Unfortunately, many public liability insurance policies specifically exclude cover for claims related to outbreaks of infectious diseases, pandemics or other similar types of harm. If your current policy contains any such exclusion, it’s possible that you will not be covered for the cost of a claim brought against you in connection with COVID-19.
You should review the terms of your policy carefully to confirm whether your policy contains any relevant exclusions. If your insurance policy doesn’t cover this type of harm, you should consider whether it would be appropriate to take out additional cover to make sure you are covered for any future claims arising in connection with COVID-19. Be aware, in the current climate, insurers may be reluctant to provide this type of cover and even if you find a suitable policy, it may come with very high insurance premiums.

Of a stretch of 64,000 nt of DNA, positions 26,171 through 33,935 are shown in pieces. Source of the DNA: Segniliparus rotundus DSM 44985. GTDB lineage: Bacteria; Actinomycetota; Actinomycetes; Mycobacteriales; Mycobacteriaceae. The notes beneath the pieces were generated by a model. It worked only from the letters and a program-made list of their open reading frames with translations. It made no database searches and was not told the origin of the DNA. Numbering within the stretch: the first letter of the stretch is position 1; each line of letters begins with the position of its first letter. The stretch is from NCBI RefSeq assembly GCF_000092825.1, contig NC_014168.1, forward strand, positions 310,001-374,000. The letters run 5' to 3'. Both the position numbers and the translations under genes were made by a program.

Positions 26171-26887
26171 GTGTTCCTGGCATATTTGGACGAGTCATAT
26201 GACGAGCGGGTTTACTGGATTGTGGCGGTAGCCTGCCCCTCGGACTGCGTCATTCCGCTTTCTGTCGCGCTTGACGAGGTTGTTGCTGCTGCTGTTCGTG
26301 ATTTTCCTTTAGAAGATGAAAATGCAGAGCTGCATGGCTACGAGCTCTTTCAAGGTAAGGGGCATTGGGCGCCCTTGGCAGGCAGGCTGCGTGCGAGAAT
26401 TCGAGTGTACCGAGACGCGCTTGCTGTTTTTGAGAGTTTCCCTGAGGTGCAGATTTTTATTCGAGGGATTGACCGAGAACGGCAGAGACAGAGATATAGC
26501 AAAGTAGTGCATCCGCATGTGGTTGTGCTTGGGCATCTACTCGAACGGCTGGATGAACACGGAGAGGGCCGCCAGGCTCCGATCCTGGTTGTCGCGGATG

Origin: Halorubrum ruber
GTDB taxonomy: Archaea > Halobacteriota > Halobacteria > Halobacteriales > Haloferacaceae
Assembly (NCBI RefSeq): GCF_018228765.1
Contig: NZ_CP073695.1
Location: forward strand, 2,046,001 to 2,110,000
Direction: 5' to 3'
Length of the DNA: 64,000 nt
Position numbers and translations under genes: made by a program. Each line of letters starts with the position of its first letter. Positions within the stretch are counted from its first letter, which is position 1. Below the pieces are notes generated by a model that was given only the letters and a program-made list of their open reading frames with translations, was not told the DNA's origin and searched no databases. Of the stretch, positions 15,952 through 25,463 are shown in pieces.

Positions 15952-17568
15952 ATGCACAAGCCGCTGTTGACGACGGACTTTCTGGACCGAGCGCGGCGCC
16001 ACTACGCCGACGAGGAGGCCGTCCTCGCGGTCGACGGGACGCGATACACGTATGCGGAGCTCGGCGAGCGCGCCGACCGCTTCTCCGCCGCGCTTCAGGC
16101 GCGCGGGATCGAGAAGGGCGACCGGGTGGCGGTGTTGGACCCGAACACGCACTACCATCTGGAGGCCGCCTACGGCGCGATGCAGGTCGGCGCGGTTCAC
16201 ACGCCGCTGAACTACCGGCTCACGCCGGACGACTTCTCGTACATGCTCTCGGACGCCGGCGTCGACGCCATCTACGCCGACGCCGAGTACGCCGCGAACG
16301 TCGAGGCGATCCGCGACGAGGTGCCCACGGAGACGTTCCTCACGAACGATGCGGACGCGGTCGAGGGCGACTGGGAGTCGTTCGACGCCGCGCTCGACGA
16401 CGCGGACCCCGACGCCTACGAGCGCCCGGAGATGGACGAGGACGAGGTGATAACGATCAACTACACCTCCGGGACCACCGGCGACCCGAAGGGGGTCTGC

Now is a good time for you to review your insurance policies and consider whether you need additional insurance to protect you from any flow on effects of the virus that may impact your organisation. There are many ways that the virus may disrupt your organisation or change how you operate. For example, you may face increased health and safety risks in the workplace or you may need to stop operations or cancel events. Changes to your service-delivery, such as moving to an online service-delivery model in response to COVID-19, may present new risks and require you to change your insurance coverage.